Pharma: What will the future bring?

The business outlook for pharma companies is mixed, as they struggle to realign themselves to a new business model that will work. The solution will be different for each company. However, there are very positive signs for the health of the industry, as growth has resumed, innovative products have arrived, and certain strategies are bearing fruit.

Big and specialty pharma manufacturers are facing a myriad of business and financial decisions about what strategies to follow and the trade-offs they have to make with regard to dividends and stock repurchases versus acquisitions and internal investments.

Generics have done well in maintaining volume growth, but with high volatility. However, the clear slowdown in patent expirations and the ethical drug company expansions of their generic efforts have forced generic companies to consolidate, acquire, and push into non-generic businesses.

M&A activity will reach near-record levels by the end of 2015. We expect this to continue in 2016, fueled by the massive business restructuring that is happening in pharma and the consolidation that is occurring on both the generic and non-generic sides of the business.

In addition, high stock market valuations have allowed companies to use their shares as an attractive acquisition currency, and there have been selective tax inversion attempts. The recent drop and volatility of pharma share prices will have some dampening effect on M&A, but only in a modest way.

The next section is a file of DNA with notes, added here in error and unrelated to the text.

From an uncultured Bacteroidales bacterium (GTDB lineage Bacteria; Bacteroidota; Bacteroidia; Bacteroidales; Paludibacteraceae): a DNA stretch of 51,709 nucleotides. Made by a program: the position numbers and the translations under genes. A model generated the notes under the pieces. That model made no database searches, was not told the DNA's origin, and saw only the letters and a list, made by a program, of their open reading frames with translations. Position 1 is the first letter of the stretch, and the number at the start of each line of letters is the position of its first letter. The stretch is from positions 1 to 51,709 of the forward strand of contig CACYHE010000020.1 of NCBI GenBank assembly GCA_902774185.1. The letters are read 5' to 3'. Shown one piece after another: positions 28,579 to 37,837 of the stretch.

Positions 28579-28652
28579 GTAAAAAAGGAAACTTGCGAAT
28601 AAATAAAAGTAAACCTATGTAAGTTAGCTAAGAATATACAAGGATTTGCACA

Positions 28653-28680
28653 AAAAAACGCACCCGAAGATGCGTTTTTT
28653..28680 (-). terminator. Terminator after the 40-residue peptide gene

Outside of M&A, the need to fill the shrinking drug pipeline will be facilitated by in-licensing, partnering, and joint ventures-involving pharma and biotech companies, respectively.

Debt financing will end up high this year, driven by the high number and size of M&A transactions that will have to be financed.

Equity issuance will continue to be relatively strong in 2016, as companies rebalance their balance sheets post larger M&A transactions.

Biotech: What will the future bring?

The development capabilities of biotech companies have been and will continue to be positive overall. Although there will be successes and failures by individual companies, biotech companies are demonstrating their ability to successfully develop new drugs.

Biotech M&A will continue to be active with the primary theme being pharma and big biotech acquisitions of biotech companies for pipeline enhancement. However, M&A dollar volume will continue to be modest, mainly because pharma and big biotech companies are heavily using non- M&A methods to achieve their pipeline goals, such as licensing and partnering.

M&A valuations will continue to be high, with the most promising biotech companies at all stages attracting the greatest interest and relatively high prices.

Historically, the biotech industry’s relationship with the debt and equity markets has been volatile. The structural challenge has been the misalignment of when the funding sources or industry acquirers are available versus the time and costs to get to milestones.

However, that has not been the case in the equity market for biotech for the last two years. Venture funding has returned and there has been a dramatic surge in the volume of IPOs since the beginning of 2013. Barring a major disruption in the global equity markets, we expect the positive environment for equity funding to continue. Equity issuance was very strong in the first three quarters of 2015. It remains to be seen, however, whether the biotech IPO window will remain open going forward with the volatility of the equity markets.


Peter Young is President and Managing Director, Young & Partners, Life Science Investment Banking. He can be reached at